Whoa, No-Go: Evidence consistent with model-based strategy use in horses during an inhibitory task

Evans, Louise, Cameron-Whytock, Heather orcid iconORCID: 0000-0003-0760-2584 and Ijichi, Carrie (2024) Whoa, No-Go: Evidence consistent with model-based strategy use in horses during an inhibitory task. Applied Animal Behaviour Science, 277 . ISSN 0168-1591

[thumbnail of VOR]
PDF (VOR) - Published Version
Available under License Creative Commons Attribution.


Official URL: https://doi.org/10.1016/j.applanim.2024.106339


It is thought horses lack the prospection and brain architecture required for goal-directed, reflective model-based learning which considers future states. We investigate whether horses can use model-based strategy in an inhibitory task. Twenty subjects were trained for three sessions of a Stop-Signal paradigm using positive reinforcement (+R) for correct responding. All twenty failed to reach learning criterion. Subjects continued to touch in “Stop” contingencies indicating horses either: cannot complete Stop-Signal tasks; need further consolidation; or are utilising model-based cost-benefit analysis. Subjects underwent a further three sessions with the addition of negative punishment (+R/-P) as a cost for errors of emission (EE). If horses lack the ability to complete Stop-Signal tasks, EE would remain high across both treatments. If horses found Stop-Signal difficult but the introduction of cost aided their learning, EE would gradually decrease throughout the +R/-P condition. If horses built a cognitive model of the task but developed a strategy of indiscriminate responding in the +R condition, EE would suddenly decrease with the introduction of cost. A significant, immediate reduction in EE was observed when cost was introduced (p=0.02) that remained stable throughout the +R/-P condition providing evidence consistent with model-based cost-benefit analysis in horses.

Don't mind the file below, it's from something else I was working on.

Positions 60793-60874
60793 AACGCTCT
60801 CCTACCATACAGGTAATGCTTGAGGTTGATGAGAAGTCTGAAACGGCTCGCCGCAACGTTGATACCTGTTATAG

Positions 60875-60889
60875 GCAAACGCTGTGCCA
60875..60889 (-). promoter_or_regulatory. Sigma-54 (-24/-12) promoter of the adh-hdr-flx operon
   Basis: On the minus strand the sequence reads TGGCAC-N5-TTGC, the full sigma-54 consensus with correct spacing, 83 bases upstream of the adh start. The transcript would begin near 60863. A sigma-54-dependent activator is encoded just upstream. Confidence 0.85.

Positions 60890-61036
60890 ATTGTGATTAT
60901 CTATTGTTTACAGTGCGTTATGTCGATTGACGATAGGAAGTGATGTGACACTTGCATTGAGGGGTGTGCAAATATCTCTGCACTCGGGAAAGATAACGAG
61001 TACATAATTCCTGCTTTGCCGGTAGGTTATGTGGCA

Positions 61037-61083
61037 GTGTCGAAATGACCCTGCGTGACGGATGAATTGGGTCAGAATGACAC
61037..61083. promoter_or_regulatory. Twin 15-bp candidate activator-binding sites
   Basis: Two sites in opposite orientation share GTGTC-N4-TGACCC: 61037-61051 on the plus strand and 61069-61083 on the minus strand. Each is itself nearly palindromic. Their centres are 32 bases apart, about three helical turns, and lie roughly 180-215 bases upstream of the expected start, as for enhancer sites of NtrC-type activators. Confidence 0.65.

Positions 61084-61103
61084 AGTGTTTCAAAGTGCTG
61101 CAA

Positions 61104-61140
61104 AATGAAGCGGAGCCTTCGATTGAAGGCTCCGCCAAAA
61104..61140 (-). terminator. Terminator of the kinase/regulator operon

Repository Staff Only: item control page